A public debt of around 3,000 billion euros: the National Institute of Statistics (Insee) reveals on Tuesday the level of indebtedness of the country, inflated by the crises, as well as the extent of the public deficit.

After soaring in 2020 due to the health crisis, the public debt ratio began to decline slightly in 2021 thanks to a rebound in growth, reaching 112.8% of gross domestic product (GDP).

For 2022, the government is counting on a further decline, to 111.6%, while the public deficit would shrink to 5% of GDP, against 6.5% in 2021, against a backdrop of slowing growth to 2.6%. % last year.

According to the newspaper Les Echos, the public deficit should finally reach 4.8% of GDP, “or even less”, better than the official objective, while the public debt would not exceed the unprecedented threshold of 3,000 billion euros.

The Ministry of Economy and Finance did not confirm these figures.

In any case, these levels remain much higher than those which prevailed before the health and then energy crises, when the debt reached less than 100% of GDP and the public deficit stood at 3% of GDP in 2019.

Partial unemployment, guaranteed loans to businesses, exceptional checks, rebates at the pump… With the “whatever the cost”, the State has indeed spent lavishly in order to protect households and businesses from the shock of the pandemic and then consequences of the war in Ukraine, including galloping inflation.

Record or not, this surge in indebtedness weighs on public finances by considerably increasing the debt burden.

“The annual cost of interest on the loan is the second budgetary item of the State” behind National Education, alerts Lisa Thomas-Darbois, head of the economy and state action center at the Institut Montaigne.

The addition is all the more salty as the interest rates at which the State borrows on the markets have risen sharply with inflation. And to make matters worse, a tenth of the French debt is indexed to inflation, which increases its cost all the more.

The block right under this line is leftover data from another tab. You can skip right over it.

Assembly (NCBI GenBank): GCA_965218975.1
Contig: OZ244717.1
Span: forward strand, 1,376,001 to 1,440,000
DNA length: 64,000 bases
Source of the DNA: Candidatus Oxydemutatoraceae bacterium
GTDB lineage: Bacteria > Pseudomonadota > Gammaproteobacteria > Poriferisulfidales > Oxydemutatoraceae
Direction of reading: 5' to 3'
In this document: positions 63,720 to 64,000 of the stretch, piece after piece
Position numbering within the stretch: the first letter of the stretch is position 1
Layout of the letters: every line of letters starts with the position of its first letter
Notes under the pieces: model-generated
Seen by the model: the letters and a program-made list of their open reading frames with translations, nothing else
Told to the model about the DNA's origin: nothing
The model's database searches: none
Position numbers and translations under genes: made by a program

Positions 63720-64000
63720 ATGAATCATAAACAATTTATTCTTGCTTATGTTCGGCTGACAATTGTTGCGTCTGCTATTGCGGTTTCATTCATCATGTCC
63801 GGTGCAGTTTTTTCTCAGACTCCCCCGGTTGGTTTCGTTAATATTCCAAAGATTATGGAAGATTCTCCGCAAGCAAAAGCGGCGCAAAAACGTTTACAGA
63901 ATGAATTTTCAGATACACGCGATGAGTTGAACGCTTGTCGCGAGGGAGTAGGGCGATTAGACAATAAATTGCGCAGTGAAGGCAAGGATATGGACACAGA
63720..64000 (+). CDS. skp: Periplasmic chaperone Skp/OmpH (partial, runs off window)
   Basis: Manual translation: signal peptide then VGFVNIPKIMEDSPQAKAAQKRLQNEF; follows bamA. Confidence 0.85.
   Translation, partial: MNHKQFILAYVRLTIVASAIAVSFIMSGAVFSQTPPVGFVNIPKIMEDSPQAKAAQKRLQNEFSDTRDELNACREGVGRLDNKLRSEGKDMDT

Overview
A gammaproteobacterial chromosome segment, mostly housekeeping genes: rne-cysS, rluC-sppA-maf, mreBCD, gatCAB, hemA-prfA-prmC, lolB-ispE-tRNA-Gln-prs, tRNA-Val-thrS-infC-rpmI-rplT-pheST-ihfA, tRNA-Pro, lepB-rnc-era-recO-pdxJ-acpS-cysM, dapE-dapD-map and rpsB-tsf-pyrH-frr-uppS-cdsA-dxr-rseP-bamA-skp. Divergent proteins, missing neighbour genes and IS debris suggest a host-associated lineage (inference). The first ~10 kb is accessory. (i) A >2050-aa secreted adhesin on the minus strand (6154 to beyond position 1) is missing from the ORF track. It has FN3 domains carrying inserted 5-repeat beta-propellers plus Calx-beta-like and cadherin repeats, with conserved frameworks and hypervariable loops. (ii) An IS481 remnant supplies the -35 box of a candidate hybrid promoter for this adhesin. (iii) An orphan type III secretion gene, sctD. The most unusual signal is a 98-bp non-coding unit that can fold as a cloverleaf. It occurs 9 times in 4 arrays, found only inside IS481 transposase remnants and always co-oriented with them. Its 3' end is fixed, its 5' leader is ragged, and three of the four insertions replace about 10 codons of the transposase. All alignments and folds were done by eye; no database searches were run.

The burden of public borrowings increased by 13 billion euros in one year, to more than 51 billion in 2022, while the rates of 10-year French bonds rebounded sharply around 3% after years of very low rates. low or even negative.

More than an absolute figure, it is above all the evolution of the debt ratio in relation to GDP which is particularly scrutinized on the markets.

At this stage, investors are not worried. French debt is considered a safe asset and the difference (“spread”) with Germany’s interest rates, which is the benchmark in the EU, has not widened significantly.

To restore public finances, the government is mainly relying on a faster rise in GDP than that of expenditure, which would be the subject of “several billion euros in savings” in the 2024 finance project (PLF), according to the Minister of Economy and Finance Bruno Le Maire.

Growth is anticipated by the executive at 1% in 2023, a forecast higher than that of the Banque de France, the OECD or the International Monetary Fund (IMF).

However, the Court of Auditors sounded the alarm in early March, expressing concern about the government’s slowness in restoring public finances.

She estimated that the deficit would be absorbed too late, falling below the European limit of 3% of GDP only in 2027, while the debt would remain more or less at its current level, at 110.9%. The financial magistrates had even pointed to the risk that it would widen.

“We assume that we have to restore our public finances and we assume not to do it in a brutal way”, retorted the Minister in charge of Public Accounts, Gabriel Attal, which would give “more unemployment, more taxes and more of debt”.

The government plans to present its new stability program around mid-April setting the trajectory of public finances for the coming years.

03/28/2023 07:28:10 –         Paris (AFP) –         © 2023 AFP